The number of measles cases by mid-March has now exceeded the total from last year.

Measles Resurgence in the US: A Growing Concern for Public Health as Cases Surge

As of late last week, the United States has seen at least 64 cases of measles, a highly contagious disease that was thought to have been eliminated from the country by 2000. This is more than double the number of cases reported for all of last year, according to the Centers for Disease Control and Prevention.

Jesse Ehrenfeld, the president of the American Medical Association, stated that the decline in vaccinations against measles in the U.S. since 2019 has put more people at risk of illness, disability, and death. Measles is caused by a virus that is easily spread when an infected person coughs, sneezes, or talks and can cause symptoms such as a mild fever, persistent cough, runny nose, sore throat and watery eyes.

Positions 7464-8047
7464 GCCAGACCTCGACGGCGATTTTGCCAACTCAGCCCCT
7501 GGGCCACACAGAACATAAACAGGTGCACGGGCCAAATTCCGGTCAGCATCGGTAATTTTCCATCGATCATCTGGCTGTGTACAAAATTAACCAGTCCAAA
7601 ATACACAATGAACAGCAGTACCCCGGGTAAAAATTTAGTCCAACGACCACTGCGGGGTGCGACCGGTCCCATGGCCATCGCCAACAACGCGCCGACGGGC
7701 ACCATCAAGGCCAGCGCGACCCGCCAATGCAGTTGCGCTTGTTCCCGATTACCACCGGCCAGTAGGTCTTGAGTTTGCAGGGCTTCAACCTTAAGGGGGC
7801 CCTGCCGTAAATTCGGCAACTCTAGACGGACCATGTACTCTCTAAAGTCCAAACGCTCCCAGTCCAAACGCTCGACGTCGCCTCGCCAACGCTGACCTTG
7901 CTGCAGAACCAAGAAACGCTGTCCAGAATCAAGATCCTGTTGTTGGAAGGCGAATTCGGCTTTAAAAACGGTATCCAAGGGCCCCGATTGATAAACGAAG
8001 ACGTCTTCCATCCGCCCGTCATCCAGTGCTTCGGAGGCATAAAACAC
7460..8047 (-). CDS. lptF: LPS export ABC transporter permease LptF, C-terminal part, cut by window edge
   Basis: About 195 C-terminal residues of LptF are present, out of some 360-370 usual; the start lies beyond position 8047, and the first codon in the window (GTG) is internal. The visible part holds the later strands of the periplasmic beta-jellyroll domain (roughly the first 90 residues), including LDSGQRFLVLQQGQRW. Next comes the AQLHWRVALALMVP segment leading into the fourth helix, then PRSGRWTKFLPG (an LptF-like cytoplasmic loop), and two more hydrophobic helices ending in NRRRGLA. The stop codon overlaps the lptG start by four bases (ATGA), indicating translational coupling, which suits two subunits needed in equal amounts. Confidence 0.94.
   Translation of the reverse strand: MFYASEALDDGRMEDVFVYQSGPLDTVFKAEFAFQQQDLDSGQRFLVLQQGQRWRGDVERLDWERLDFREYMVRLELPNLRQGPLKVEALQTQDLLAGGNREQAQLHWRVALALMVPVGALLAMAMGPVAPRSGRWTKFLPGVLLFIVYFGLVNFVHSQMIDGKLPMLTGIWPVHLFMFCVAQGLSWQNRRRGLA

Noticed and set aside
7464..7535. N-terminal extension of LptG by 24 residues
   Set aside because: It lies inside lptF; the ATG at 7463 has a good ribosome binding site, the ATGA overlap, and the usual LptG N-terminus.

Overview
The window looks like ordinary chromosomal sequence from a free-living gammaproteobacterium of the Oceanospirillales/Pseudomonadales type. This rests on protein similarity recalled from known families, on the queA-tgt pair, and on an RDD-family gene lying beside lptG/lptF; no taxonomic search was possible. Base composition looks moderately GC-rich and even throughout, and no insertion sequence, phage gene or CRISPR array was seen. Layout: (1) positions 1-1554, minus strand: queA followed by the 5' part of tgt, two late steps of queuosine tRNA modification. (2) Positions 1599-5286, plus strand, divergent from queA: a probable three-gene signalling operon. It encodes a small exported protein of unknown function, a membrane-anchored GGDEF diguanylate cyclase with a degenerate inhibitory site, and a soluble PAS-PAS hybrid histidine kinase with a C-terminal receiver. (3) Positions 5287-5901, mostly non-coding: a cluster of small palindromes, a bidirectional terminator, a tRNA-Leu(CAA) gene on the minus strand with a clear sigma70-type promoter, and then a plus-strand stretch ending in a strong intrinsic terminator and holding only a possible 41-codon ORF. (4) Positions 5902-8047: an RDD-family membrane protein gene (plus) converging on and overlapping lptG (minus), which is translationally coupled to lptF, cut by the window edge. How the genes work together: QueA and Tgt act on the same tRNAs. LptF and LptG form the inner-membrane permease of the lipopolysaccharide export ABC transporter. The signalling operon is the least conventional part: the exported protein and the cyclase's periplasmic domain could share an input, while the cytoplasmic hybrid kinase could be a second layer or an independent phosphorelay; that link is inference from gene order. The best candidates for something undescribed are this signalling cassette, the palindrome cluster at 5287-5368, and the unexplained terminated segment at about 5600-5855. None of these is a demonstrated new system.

If left untreated or unvaccinated against measles infection can lead to complications such as dehydration, ear infection, irritated and swollen airways (croup), and pneumonia. In order to protect themselves from this previously eliminated vaccine-preventable disease, people receive two doses of the MMR (measles, mumps rubella) vaccine given between ages 12-15 months and again at 4-6 years old in most cases.

Due to a lower vaccination rate in the 2022-2023 school year approximately 250 thousand kindergartners are at risk for measles infection.

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